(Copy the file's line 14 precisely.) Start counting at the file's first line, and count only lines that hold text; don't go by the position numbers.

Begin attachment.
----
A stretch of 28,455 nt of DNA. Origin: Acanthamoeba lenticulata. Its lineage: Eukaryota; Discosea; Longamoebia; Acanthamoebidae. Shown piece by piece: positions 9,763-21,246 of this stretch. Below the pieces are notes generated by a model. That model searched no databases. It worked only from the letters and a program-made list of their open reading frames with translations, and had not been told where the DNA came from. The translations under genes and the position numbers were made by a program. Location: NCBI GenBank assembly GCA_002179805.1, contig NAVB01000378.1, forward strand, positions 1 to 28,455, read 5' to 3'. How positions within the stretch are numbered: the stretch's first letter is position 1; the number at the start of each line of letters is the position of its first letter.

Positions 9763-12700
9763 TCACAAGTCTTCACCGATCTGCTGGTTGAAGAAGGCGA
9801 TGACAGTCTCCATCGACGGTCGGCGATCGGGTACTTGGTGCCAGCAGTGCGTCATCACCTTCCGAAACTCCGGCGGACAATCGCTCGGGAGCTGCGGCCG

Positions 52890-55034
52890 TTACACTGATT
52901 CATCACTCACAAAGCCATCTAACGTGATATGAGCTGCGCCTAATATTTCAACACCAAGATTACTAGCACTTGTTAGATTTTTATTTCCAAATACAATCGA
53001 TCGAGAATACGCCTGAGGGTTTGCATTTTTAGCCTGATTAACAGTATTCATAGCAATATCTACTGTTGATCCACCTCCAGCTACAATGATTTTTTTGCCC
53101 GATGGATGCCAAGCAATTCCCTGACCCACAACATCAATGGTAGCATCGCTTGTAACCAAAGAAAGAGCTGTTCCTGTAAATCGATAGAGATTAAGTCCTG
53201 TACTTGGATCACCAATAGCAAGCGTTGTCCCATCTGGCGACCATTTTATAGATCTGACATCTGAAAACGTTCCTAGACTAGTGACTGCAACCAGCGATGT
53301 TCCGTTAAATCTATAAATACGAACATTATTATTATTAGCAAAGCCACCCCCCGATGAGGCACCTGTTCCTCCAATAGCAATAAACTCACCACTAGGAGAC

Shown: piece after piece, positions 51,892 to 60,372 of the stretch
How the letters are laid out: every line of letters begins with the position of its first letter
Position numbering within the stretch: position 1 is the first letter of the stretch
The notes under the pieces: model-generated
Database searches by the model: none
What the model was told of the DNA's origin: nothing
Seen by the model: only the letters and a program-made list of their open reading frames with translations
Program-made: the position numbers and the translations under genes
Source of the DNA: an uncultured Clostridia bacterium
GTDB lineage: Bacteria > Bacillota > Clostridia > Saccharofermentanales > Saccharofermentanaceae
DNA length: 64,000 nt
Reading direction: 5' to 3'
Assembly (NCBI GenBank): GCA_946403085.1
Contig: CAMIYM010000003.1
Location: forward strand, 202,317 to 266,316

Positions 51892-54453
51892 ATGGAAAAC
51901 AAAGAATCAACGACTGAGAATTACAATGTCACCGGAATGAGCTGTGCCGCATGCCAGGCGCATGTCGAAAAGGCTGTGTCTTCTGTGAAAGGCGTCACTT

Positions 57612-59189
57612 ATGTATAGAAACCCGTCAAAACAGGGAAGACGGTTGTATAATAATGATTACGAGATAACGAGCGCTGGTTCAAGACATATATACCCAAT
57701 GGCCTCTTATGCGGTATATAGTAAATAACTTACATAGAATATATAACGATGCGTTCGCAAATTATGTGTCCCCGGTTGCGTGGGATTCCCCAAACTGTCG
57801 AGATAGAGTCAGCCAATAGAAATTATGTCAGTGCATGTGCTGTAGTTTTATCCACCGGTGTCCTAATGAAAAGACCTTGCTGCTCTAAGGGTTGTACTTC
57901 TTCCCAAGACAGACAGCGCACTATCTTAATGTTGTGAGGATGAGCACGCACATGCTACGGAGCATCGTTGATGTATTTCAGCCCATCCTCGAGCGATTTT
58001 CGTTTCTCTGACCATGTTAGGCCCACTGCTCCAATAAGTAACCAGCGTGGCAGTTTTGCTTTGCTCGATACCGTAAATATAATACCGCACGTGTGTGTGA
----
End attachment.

Position numbering within the stretch: position 1 is the first letter of the stretch